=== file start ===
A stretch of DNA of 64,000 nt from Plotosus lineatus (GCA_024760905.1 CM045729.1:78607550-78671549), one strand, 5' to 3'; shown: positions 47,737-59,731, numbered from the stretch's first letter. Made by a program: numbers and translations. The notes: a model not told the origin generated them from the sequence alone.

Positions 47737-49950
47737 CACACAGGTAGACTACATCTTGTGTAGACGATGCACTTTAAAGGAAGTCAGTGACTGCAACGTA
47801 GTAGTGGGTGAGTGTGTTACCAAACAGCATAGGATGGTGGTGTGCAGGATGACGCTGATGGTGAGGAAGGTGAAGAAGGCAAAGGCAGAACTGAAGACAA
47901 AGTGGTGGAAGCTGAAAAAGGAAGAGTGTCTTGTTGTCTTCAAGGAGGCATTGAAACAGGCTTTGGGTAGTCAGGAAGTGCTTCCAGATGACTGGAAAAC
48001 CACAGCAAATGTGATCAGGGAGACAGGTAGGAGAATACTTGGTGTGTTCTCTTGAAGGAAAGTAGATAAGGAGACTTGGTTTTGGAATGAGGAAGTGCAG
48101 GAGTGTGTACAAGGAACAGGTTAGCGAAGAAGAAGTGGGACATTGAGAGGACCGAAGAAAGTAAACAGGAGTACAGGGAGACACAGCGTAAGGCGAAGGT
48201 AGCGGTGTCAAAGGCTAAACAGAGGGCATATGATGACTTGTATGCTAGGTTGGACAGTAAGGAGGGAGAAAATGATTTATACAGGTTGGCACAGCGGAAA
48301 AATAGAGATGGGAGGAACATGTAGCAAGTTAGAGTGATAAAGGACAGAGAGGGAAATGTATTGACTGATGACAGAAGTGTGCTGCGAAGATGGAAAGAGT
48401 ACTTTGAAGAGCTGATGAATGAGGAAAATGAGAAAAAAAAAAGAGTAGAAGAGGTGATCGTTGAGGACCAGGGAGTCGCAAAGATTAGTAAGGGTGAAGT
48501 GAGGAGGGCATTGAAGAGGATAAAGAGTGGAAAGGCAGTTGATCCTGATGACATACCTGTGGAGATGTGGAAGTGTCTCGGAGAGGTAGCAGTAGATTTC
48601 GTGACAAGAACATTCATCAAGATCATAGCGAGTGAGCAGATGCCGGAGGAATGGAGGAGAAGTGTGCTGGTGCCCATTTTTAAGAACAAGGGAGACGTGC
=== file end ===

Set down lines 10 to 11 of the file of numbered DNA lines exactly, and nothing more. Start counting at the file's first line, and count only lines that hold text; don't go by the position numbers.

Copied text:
48401 ACTTTGAAGAGCTGATGAATGAGGAAAATGAGAAAAAAAAAAGAGTAGAAGAGGTGATCGTTGAGGACCAGGGAGTCGCAAAGATTAGTAAGGGTGAAGT
48501 GAGGAGGGCATTGAAGAGGATAAAGAGTGGAAAGGCAGTTGATCCTGATGACATACCTGTGGAGATGTGGAAGTGTCTCGGAGAGGTAGCAGTAGATTTC